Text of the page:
Bankole: Drawing a line between mayor, Detroit schools
Five years ago a Center for American Progress report cited several school districts like Chicago, Philadelphia, Baltimore — not Detroit — as examples of places where mayoral governance of public schools has had some measure of success improving the achievement gap for students.
“Governance constitutes a structural barrier to academic and management improvement in too many large urban districts, where turf battles and political squabbles involving school leaders and an array of stakeholders have for too long taken energy and focus away from the core mission of education,” the report stated.
Consequently, the report added, “mayoral accountability aims to address the governing challenges in urban districts by making a single office responsible for the performance the city’s public schools. Citywide priorities such as reducing the achievement gap receive more focused attention.”
But the only problem is this belief about mayoral control of schools has not worked well for Detroit. It has done just the opposite since the 1999 state takeover of the schools under former Gov. John Engler, which allowed for the mayor of Detroit to make some appointments to the school board.
Since the state took over governance of the schools, when it was in a surplus, the district has been on a downward spiral with each year returning ballooning deficits under rotating state-appointed emergency managers. The district lost thousands of students to suburban schools as corruption and graft also became a hallmark of a system that took away resources that were meant to educate the city’s kids.
Such history is what informs the resistance to outside involvement with the new Detroit Public Schools Community District that is now under an elected board with Superintendent Nikolai Vitti. His leadership is being received as a breath of fresh air as he implements needed reforms.
That is what is now fueling skepticism and reservation about Mayor Mike Duggan’s bus loop initiative to help stem the tide of some 30,000 Detroit students he says attend schools in the suburbs.
During the State of the City address, Duggan cited transportation as critical to connecting both Detroit district and charter school students and ensuring that students succeed in the city.
Duggan is right that losing students to suburban districts is impacting the district and the urgent need to reverse or tackle this trend. It is also reasonable to expect the mayor to be supportive of the school district. The city can’t fully come back without a functioning school system.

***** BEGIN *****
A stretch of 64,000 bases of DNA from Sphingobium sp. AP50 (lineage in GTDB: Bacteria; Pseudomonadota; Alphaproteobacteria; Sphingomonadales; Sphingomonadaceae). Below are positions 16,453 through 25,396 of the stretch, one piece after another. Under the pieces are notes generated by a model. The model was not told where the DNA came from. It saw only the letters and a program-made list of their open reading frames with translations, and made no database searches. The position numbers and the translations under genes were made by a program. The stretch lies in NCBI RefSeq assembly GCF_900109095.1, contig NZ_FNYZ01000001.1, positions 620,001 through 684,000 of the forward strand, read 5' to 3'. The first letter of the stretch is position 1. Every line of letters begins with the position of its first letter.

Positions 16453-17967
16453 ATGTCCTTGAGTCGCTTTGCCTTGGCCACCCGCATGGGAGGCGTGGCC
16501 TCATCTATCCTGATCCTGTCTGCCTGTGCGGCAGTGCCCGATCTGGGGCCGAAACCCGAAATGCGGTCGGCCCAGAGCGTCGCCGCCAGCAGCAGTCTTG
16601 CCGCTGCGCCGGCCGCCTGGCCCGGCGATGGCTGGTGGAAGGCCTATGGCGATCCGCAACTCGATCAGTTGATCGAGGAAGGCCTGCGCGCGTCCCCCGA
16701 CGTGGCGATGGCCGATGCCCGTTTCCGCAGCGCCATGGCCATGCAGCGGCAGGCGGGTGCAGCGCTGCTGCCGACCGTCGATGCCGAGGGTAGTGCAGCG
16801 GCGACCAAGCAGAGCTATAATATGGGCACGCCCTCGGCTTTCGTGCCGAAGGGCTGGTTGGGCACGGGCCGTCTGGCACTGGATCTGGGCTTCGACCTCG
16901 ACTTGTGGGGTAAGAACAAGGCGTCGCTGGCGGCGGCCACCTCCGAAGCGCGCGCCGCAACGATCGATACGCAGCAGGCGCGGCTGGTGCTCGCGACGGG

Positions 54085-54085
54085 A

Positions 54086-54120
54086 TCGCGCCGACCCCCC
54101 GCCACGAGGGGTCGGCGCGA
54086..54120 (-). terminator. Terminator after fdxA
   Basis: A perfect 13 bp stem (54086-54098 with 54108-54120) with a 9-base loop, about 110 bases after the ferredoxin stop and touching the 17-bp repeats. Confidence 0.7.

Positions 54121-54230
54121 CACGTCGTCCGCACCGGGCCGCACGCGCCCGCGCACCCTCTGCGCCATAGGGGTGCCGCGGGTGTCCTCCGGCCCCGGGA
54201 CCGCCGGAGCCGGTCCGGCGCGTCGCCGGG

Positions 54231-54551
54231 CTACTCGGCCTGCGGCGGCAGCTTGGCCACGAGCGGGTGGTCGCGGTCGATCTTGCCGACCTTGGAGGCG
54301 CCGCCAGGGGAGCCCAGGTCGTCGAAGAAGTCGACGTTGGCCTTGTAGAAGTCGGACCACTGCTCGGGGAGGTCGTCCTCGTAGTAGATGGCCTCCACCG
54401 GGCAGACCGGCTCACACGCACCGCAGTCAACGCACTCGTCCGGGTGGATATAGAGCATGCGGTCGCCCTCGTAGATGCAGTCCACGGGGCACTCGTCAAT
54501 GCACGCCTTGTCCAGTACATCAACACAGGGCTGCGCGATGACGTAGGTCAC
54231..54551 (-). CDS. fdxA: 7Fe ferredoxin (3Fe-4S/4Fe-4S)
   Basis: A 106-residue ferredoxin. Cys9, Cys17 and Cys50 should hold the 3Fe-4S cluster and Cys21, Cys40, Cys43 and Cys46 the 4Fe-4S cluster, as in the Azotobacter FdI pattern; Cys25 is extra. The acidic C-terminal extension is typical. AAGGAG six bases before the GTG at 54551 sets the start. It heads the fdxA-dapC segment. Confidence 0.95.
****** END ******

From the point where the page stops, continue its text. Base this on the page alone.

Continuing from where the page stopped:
“The district is ready to support the initiative but we need to review additional information to justify cost,” Vitti said in an email response to questions about the mayor’s plan. “The information is related to knowing how many school age students live near the schools and are not attending DPSCD? What percentage is already using our provided transportation lines that attend the schools? If they are not attending schools, where are they attending?”
Under the proposal, it would cost between $90,000-$150,000 to embark on the project involving six Detroit schools, according to Vitti.
But he said concern about outside interference with the school system is not misplaced.
“The district has not been respected by outsiders for decades and children have suffered. This includes policies that have favored charter schools over traditional public schools,” Vitti said. “As a district we need to listen and reflect on the concerns that have been raised. In the end if we move forward with the initiative we need to ensure that it is in the best interest of the district.”
Vitti also said this isn’t about mayoral control of the schools.
“I have no evidence or belief that the mayor is interested in running schools,” Vitti said. “I honestly believe the mayor’s intent is to recruit students back to the city.”
Chris White, a community activist who has watched the district evolve over the years, remains skeptical about anything involving the school district and the mayor.
“I strongly feel the mayor’s priority should be crime reduction,” White said. “His responsibility is managing the city and when you examine the state of Detroit, he definitely has not been responsible.”
White said the district can get back those students they are losing to outside schools by “keeping them safe and making sure the district is a partner to the community. People need stability when it comes to their child’s education.”
Vitti says he is doing just that. And he said the bus initiative would not take away resources from the district.
“As you know, competition with charter schools is not going away and we need to compete. I believe that through a bus loop we can recruit students who live in the area and are attending schools outside of the district and even charter schools,” Vitti said. “We would only support a one-year pilot before extending to future years. This would be a lot easier if fully funded outside of district resources.”
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